Opinion » General Opinion

10 worst ideas of the week: Feb. 14, 2010

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Muni fails twice in public, church leader’s troubles are foreign and domestic, blame falls upon a whistleblower, and a groom doesn’t get what he expected.

 

1. Oops!

Muni bus suffers double whammy of public miscues

The details: Muni is already facing a PR nightmare with more potential service cuts to The City’s public transportation system, but one bus caused two times the embarrassment. A 22-Fillmore bus at Fillmore and Haight streets was unloading a wheelchair-bound passenger on the lift when the person fell off, sustaining injuries that prompted a hospital visit. Twenty minutes later, the bus lurched — with the lift still extended — and the lift sheared off a fire hydrant, sending water spewing 30 feet into the air and causing damage to a nearby business.

 

2. In or out?

Loopholes exposed in law to free inmates early

The details: A state law that would allow inmates to go free early is leading to protests and serious mix-ups, including some that could lead to violent offenders out on the streets. A Sacramento inmate whose past included assault with a deadly weapon was released 16 days early and arrested just hours later on suspicion of attempted rape. Now, California lawmakers on both sides of the aisle are calling for the law’s repeal.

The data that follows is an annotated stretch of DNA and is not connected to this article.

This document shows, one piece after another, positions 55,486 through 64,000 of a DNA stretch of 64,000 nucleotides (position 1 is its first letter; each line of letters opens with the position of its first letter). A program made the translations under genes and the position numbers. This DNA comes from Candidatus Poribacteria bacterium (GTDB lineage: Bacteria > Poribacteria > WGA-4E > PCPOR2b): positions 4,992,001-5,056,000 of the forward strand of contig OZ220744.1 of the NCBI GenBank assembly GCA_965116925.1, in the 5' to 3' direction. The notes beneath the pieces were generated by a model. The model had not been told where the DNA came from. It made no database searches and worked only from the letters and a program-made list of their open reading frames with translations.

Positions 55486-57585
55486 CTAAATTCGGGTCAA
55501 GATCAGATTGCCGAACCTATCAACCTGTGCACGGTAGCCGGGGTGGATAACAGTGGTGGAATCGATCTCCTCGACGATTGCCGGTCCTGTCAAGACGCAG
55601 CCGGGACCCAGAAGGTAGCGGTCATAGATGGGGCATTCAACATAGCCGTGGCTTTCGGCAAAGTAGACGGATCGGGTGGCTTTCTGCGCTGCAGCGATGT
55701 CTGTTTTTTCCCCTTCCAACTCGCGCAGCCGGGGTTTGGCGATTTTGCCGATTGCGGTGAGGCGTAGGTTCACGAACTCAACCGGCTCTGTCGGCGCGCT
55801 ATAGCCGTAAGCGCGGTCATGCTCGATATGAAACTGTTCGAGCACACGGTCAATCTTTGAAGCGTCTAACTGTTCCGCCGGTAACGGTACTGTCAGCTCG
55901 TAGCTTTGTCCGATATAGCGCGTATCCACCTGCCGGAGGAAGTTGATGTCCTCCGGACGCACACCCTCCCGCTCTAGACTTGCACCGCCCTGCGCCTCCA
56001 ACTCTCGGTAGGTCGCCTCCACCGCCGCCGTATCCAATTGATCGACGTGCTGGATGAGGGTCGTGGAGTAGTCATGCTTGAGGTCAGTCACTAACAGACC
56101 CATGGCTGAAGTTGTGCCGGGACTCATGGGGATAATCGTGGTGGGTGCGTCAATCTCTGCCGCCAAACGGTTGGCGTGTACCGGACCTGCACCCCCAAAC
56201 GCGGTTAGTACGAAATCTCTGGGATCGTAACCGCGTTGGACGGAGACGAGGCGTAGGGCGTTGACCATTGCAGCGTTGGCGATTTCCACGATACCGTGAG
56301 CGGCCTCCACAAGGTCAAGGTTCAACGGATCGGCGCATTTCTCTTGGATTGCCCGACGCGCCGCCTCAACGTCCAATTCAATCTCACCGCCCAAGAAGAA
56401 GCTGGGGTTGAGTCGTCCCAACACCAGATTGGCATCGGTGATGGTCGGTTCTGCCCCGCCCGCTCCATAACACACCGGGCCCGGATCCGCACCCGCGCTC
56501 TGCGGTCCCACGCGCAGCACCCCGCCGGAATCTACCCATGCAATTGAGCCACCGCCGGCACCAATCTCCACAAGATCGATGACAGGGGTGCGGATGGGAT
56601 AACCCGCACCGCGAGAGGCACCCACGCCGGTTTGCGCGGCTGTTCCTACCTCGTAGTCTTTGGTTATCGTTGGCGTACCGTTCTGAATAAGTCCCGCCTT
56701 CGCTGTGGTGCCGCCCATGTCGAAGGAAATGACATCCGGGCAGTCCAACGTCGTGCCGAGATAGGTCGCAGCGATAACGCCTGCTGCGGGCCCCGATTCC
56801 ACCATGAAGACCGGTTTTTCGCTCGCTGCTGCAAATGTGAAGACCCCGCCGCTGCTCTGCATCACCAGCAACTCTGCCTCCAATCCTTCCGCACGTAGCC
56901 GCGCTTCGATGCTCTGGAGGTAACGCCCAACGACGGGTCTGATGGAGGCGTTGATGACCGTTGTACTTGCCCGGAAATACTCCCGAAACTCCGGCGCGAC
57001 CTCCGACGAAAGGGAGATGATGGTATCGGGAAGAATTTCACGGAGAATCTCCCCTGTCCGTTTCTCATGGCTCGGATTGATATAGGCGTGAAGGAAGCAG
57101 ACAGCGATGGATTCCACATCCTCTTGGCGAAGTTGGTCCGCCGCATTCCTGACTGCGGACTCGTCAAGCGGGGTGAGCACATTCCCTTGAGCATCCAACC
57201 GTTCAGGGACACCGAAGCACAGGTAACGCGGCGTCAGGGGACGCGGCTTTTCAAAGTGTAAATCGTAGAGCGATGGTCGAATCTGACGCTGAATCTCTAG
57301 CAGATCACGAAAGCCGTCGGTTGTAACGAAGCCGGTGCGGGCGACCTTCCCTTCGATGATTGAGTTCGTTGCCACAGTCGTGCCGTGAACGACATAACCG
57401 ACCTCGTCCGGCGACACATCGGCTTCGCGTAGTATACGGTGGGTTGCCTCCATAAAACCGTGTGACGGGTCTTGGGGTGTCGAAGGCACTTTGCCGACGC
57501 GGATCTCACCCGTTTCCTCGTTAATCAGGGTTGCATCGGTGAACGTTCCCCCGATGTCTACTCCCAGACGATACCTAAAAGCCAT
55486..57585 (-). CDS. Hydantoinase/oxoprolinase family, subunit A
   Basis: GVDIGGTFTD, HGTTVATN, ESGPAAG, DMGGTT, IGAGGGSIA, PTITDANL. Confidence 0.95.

3. In the red

Retiree health care bill grows

The details: California Controller John Chiang said the state owes nearly $52 billion more for retiree health and dental benefits for state government retirees. Chiang wants the state to switch from pay-as-you-go to full funding, which involves setting aside more money now so the state can use investment income to pay for future benefits. Chiang said the state should have set aside $3.9 billion this year to cover its retirement benefits obligation, but it only provided $1.3 billion.

 

4. Growing troubles

Church leader arrested in Haiti faces issues at home

The details: Laura Silsby, who led a Baptist group to Haiti to aid children orphaned by the island’s earthquake — resulting in all 10 members of her team being charged with kidnapping — faces legal troubles at home in Boise, Idaho. Silsby is being sued by a former employee for unpaid wages and by a law firm for fees unpaid by her company, Personal Shopper Inc.

 

5. Student auctions her body